RENEE MONTAGNE, host:
NPR's news analyst Cokie Roberts joins us now. Good morning.
COKIE ROBERTS: Good morning, Renee.
MONTAGNE: And as we've just heard from Guy, there's a lot of talk about a surge in U.S. troops. What is the reaction likely to be outside the Pentagon?
ROBERTS: Well, he talked about a Clark Clifford moment. And of course Clark Clifford was considered one of the wise men of Washington. And that's who you're hearing from a good bit now, that whole Baker-Hamilton Commission was considered the elder statesmen of the two parties coming together to give their advice. And one of the wisest of wise men, according to many people in Washington, is Colin Powell, who yesterday decided to break his silence on the war in Iraq.
General COLIN POWELL (Former Secretary of State): If you surge now, you're going to keep troops who have already been kept there long, even longer. And you're going to be bringing in troops from the United States who were going to be coming anyway, but perhaps a little bit later. The current active Army is not large enough and the Marine Corps is not large enough for the kinds of missions they are being asked to perform.
ROBERTS: Powell spoke on CBS program “Face the Nation.” So he speaks of course not only as a former of secretary of state but also as a military man, and talks about the Army being broken and he quoted Gates as saying we're not winning. So he went on to say: So if it's grave and deteriorating and we're not winning, we are losing but saying we haven't lost yet.
That is a view that will carry some weight here, and members of Congress are listening to that. Some Democratic leaders weighed in yesterday. Ted Kennedy on “Fox News” said that he would be against a military surge. The new Majority Leader Harry Reid on ABC said he'd be for it if it only lasted a couple of months. But now military leaders are saying it would take that long to even get a surge geared up. And supporters of increasing troops say that it would probably last a couple of years. That would be very controversial unless a huge turnaround happened quickly.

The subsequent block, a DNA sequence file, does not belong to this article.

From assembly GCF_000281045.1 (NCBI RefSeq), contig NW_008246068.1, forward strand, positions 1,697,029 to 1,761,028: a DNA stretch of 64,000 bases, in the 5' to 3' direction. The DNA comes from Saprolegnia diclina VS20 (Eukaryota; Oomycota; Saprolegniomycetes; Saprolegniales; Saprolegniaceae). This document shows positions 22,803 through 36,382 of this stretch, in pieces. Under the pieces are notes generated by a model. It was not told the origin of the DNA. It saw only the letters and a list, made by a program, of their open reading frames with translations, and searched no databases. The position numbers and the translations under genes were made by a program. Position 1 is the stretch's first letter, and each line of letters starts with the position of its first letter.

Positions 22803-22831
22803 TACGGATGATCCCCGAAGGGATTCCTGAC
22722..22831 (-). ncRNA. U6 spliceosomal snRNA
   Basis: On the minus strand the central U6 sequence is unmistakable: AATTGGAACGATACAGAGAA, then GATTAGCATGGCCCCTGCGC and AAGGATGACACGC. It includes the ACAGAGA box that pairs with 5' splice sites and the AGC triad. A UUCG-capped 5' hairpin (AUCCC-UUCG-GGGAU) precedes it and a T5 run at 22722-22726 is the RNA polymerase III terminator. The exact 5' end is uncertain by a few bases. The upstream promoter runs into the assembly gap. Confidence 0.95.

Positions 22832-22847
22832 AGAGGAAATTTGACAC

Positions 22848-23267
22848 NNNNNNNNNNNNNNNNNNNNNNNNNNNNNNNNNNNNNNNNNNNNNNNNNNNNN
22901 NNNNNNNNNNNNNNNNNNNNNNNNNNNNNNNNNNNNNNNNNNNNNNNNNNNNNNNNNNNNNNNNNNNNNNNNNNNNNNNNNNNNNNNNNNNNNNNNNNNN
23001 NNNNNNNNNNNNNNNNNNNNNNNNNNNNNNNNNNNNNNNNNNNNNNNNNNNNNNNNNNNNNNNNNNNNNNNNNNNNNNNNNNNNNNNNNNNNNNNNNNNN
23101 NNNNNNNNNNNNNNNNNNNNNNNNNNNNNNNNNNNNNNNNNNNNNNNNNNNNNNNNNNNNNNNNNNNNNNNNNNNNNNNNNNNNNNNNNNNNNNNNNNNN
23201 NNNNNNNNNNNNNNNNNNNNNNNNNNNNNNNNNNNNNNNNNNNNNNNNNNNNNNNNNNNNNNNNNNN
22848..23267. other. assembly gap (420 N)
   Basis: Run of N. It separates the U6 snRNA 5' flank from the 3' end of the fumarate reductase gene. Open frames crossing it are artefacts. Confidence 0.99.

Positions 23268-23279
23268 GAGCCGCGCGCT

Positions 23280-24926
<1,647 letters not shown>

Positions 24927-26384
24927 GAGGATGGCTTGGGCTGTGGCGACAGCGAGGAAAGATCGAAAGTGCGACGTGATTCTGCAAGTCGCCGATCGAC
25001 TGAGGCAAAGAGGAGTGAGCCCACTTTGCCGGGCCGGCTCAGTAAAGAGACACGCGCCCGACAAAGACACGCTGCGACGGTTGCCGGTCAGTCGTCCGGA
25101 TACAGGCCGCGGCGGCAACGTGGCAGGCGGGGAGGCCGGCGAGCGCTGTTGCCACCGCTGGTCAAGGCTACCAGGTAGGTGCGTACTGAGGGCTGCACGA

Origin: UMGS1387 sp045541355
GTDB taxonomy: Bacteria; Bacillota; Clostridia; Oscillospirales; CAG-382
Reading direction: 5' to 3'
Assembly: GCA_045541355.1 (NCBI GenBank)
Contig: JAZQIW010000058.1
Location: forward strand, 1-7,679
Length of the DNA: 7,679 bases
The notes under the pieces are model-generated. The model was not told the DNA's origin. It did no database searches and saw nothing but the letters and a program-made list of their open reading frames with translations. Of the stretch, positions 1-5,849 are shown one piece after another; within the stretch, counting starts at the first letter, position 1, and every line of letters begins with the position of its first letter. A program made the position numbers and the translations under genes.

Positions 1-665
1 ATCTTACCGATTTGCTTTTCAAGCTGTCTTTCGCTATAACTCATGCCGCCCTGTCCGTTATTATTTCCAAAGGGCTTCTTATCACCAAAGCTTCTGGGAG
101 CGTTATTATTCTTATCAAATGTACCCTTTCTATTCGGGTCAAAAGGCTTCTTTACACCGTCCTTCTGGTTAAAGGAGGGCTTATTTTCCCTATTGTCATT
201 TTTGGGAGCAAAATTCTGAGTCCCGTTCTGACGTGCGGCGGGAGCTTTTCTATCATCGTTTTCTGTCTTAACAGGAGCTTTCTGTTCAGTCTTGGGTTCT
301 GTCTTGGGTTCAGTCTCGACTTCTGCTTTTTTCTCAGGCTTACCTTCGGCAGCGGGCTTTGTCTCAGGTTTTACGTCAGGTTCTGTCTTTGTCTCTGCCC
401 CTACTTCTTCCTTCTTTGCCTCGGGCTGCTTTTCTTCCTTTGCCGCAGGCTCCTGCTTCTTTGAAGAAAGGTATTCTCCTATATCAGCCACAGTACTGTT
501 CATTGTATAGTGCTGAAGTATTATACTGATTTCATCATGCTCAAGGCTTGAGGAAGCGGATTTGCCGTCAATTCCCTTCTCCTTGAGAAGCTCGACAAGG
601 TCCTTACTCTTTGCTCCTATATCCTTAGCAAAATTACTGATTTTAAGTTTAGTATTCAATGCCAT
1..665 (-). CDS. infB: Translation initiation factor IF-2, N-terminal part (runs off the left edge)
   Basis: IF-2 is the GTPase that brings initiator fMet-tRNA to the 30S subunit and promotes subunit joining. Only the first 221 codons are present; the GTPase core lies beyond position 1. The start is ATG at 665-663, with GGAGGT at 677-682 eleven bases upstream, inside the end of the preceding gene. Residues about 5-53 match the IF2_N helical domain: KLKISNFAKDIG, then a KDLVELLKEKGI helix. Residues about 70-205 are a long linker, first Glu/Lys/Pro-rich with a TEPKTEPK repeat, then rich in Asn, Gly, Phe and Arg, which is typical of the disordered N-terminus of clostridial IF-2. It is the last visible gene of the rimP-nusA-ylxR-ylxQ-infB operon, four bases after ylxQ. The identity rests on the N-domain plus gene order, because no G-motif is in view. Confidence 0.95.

MONTAGNE: Turning to another subject, you mentioned Senator Reid's view of the situation in Iraq. He also talked yesterday about his colleague Senator Tim Johnson of South Dakota, who had emergency brain surgery late last week. What is the situation now? What's his condition?
ROBERTS: Well, Senator Reid says the doctors say that Senator Johnson is improving. But Renee, even if he isn't or doesn't in the long run, there's lots of precedent for an incapacitated senator staying in office. But the fact that there's so much attention focused on this one member of the Senate shows you how incredibly vicariously the Democratic majority is, this one vote majority.
And for the next couple of years, if someone is sick or if someone gets mad at the Democratic leadership, or if one of the various people running for president in the Senate decides to take off on his or her own, it will be very, very difficult for the Democratic leaders to govern. And I think Tim Johnson is just the first of those very likely events.
MONTAGNE: Another member of the Senate, Democrat Evan Bayh, made a surprising announcement over the weekend that he will not run for president. And what is that decision mean for the 2008 race?
ROBERTS: Well, I think that it shows you that this race has already started so early, you're already getting candidates crowded out. When you have superstars like Hillary Clinton and Barack Obama, it's hard for other candidates to raise any money, to get any attention. The big names just sort of take up all the oxygen in the room. Now Senator John Edwards - former senator - seems to think that he still has some room there, and apparently plans to announce his candidacy from New Orleans to make a point about what failures of government have been like over the last few years. So they're not completely - the two big ones are not completely crowding everybody else out, but it's going to be very hard for others to get traction, and they're going to have to do it very, very quickly.
MONTAGNE: Cokie, thanks very much. NPR's Cokie Roberts.
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